Radar also got better and faster, and researchers started taking it into the field on trucks. In 1994, a host of scientists hoping to understand where tornadoes got their rotation began a multiyear campaign named Verification of the Origins of Rotation in Tornadoes Experiment, or VORTEX. They chased storms with all sorts of equipment, including sensor-loaded weather balloons, and instrumented cars that took temperature, pressure and wind measurements within supercells. But the scientists felt they needed further observations, leading to VORTEX-2 in 2009. “The big takeaway that we got from VORTEX-2 was that you can’t really tell whether a storm is going to be tornadic or non-tornadic just by how it looks on radar or what the weather balloons in its proximity show you,” Tanamachi says.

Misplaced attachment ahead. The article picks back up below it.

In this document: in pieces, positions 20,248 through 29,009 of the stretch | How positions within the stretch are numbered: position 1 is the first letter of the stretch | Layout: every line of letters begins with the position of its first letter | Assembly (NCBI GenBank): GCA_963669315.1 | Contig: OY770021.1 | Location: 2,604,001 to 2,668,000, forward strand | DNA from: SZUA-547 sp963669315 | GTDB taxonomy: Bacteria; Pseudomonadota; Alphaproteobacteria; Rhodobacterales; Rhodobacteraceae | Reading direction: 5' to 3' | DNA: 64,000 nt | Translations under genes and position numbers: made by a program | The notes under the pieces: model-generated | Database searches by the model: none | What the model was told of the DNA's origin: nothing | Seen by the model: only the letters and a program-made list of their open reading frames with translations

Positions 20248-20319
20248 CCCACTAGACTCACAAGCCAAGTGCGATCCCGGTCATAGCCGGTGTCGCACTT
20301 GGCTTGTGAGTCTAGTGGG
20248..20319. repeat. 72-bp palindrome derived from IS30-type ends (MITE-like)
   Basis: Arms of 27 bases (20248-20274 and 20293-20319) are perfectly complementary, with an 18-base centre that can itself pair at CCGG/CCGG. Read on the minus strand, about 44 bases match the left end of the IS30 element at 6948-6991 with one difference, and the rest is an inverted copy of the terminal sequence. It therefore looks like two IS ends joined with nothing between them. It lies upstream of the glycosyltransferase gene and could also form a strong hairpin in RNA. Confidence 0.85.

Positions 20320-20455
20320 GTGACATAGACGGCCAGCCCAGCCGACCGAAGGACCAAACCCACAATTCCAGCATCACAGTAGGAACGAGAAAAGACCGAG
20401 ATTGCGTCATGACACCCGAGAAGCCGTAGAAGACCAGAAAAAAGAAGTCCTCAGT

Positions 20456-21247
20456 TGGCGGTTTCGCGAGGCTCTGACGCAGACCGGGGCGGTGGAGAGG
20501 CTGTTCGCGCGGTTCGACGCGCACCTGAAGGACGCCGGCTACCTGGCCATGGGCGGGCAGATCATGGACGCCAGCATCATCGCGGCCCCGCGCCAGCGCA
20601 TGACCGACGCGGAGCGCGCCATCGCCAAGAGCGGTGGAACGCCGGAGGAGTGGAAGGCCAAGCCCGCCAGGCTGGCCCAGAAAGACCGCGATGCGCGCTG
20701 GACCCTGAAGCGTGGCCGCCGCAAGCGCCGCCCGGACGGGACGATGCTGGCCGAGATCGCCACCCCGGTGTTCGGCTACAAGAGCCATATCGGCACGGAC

Other field campaigns followed, but scientists still haven’t definitively answered why some supercell thunderstorms create tornadoes while others don’t progress beyond a mesocyclone. Now they are looking to new strategies and tools to fill in the rest of the story.
Send in the drones
Despite the drama of a churning twister, the center of a tornado probably isn’t where the answers lie. “Getting something into the tornado—it makes for good television, but it actually doesn’t tell us a whole lot,” Markowski says. “It tells us that it’s windy there and the pressure is low.”
Instead, scientists are using new tools to glean clues from the environment that could help them sift the tornadic supercells from the non-tornadic. “Detailed data on the structure of the atmosphere—its temperature, pressure, wind—below cloud base is largely absent,” Rotunno says. Researchers are starting to fly drones into storms to capture these observations.